“Every day she tells me how proud she is of me,” Oakes said. “I always remember being a little girl watching my mom dance, telling myself that I wanted to be like her.”
As part of a special feature on the Native Dance Troupe, an article was recently published by Vogue magazine, and inside is an image of Oakes dancing. She laughed as she remembered how Shirley contacted her via Facetime, asking her to stay calm.
“The fact that my photo was used in there, I was just panicking. I’m still on cloud nine on this,” she said.
Oakes just completed her first year of teaching at Oskāyak High School in Saskatoon, the same school where she graduated almost ten years ago. She said if she could send a message to the students at home it would be to believe in themselves and to know whatever they decide to do, they can do it.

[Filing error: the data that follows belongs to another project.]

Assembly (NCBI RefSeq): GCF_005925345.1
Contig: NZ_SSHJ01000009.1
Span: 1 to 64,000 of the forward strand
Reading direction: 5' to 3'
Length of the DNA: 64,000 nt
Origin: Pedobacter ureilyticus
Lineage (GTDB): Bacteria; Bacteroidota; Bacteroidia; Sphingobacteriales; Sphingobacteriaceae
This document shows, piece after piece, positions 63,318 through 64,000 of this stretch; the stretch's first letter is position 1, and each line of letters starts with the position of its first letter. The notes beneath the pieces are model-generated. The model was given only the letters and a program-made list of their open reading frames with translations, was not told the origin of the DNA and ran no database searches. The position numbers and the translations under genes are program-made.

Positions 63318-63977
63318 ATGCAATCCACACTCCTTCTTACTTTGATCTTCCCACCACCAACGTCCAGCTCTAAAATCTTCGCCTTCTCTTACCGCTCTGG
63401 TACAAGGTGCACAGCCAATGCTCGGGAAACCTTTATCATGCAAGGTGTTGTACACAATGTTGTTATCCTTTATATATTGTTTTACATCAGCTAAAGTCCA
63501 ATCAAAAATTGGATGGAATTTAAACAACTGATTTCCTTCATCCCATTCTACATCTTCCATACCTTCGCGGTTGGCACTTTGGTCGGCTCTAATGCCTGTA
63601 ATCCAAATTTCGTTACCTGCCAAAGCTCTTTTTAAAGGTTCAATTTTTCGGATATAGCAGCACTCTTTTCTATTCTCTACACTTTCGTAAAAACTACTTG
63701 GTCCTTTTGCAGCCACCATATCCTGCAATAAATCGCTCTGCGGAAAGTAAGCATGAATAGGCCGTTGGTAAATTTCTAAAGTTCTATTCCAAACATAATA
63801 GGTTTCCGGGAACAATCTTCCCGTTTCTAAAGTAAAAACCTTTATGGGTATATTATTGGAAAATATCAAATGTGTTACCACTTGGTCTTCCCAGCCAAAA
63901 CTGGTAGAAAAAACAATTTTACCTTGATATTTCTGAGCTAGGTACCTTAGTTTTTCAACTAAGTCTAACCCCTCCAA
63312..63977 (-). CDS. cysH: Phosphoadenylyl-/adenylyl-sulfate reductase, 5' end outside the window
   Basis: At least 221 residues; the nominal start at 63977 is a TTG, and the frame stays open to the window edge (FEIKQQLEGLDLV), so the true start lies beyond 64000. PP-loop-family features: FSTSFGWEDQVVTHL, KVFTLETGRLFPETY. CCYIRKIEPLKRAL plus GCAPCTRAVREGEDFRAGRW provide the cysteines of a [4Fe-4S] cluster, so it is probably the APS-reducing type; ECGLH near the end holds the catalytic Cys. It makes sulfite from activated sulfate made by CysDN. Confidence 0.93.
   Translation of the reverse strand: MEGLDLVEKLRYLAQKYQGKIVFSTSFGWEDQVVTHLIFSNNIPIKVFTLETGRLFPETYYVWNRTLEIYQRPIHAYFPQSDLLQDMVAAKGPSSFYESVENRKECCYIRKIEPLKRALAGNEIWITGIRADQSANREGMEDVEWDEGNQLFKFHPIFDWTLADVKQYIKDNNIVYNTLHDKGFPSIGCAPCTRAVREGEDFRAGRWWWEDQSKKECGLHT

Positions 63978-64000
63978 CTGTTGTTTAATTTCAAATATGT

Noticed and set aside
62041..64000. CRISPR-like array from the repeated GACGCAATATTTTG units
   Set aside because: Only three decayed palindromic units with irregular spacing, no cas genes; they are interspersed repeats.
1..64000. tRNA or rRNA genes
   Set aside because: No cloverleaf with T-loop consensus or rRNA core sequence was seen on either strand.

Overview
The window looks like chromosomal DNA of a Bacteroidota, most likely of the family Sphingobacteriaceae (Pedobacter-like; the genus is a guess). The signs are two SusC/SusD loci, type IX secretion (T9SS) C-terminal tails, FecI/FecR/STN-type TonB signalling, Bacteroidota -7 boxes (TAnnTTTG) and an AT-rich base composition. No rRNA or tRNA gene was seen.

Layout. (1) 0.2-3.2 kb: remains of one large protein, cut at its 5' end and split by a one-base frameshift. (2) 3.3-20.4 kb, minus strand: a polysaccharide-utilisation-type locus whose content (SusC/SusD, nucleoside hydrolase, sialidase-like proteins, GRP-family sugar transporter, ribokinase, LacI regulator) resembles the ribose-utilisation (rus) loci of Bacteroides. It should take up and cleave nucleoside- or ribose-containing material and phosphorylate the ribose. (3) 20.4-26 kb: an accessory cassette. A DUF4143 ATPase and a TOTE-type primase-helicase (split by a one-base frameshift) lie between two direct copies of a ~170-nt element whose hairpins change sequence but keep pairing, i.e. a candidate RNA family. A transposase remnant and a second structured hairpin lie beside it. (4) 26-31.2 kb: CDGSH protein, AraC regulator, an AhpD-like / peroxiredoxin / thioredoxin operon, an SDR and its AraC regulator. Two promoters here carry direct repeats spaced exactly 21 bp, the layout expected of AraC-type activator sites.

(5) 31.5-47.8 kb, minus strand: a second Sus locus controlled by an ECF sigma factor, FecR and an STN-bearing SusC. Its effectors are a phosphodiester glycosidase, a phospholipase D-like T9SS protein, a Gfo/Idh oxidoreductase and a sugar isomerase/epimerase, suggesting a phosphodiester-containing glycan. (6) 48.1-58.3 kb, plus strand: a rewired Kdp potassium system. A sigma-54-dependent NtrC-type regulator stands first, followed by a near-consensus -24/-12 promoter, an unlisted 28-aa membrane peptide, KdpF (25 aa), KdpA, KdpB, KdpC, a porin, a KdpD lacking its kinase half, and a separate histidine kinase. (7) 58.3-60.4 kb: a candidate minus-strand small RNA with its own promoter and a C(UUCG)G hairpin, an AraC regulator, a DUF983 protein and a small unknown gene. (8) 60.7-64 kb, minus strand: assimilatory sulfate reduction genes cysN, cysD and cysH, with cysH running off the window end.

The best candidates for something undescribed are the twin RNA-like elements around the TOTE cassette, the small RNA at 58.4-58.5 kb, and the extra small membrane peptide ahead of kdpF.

“One of the main things we were taught growing up was to finish your education and go out into the world and do whatever you want to do,” she said.
Steven Pisano was the photographer who took the picture of Oakes and said PANOW he has been interested since college in native art and culture. Explaining that the show is as educational as it is entertaining, he said it does a great job of keeping the culture alive.
“And not just keep it in some sort of nostalgic museum display, but to say that it’s a thriving part of our heritage and we want to involve people in it,” he said.
On Twitter: @nigelmaxwell